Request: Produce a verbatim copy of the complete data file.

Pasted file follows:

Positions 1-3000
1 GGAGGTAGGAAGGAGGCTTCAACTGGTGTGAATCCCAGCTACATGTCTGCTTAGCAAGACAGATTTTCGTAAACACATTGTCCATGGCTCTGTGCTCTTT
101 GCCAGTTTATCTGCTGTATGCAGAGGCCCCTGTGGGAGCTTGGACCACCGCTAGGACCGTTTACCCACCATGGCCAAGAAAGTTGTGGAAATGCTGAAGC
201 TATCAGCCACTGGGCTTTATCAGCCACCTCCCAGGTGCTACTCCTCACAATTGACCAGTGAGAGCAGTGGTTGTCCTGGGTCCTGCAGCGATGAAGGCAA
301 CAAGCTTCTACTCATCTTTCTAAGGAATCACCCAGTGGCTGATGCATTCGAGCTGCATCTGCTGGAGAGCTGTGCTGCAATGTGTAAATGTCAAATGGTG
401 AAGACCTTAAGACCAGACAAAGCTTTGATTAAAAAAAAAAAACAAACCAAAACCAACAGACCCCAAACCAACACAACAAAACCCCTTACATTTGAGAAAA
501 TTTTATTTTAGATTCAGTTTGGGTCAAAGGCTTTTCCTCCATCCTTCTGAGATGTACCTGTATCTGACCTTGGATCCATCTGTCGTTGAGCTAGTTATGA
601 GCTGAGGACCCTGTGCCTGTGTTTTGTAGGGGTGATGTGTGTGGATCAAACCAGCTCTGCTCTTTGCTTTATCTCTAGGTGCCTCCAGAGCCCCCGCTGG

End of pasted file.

Positions 1-3000
1 GGAGGTAGGAAGGAGGCTTCAACTGGTGTGAATCCCAGCTACATGTCTGCTTAGCAAGACAGATTTTCGTAAACACATTGTCCATGGCTCTGTGCTCTTT
101 GCCAGTTTATCTGCTGTATGCAGAGGCCCCTGTGGGAGCTTGGACCACCGCTAGGACCGTTTACCCACCATGGCCAAGAAAGTTGTGGAAATGCTGAAGC
201 TATCAGCCACTGGGCTTTATCAGCCACCTCCCAGGTGCTACTCCTCACAATTGACCAGTGAGAGCAGTGGTTGTCCTGGGTCCTGCAGCGATGAAGGCAA
301 CAAGCTTCTACTCATCTTTCTAAGGAATCACCCAGTGGCTGATGCATTCGAGCTGCATCTGCTGGAGAGCTGTGCTGCAATGTGTAAATGTCAAATGGTG
401 AAGACCTTAAGACCAGACAAAGCTTTGATTAAAAAAAAAAAACAAACCAAAACCAACAGACCCCAAACCAACACAACAAAACCCCTTACATTTGAGAAAA
501 TTTTATTTTAGATTCAGTTTGGGTCAAAGGCTTTTCCTCCATCCTTCTGAGATGTACCTGTATCTGACCTTGGATCCATCTGTCGTTGAGCTAGTTATGA
601 GCTGAGGACCCTGTGCCTGTGTTTTGTAGGGGTGATGTGTGTGGATCAAACCAGCTCTGCTCTTTGCTTTATCTCTAGGTGCCTCCAGAGCCCCCGCTGG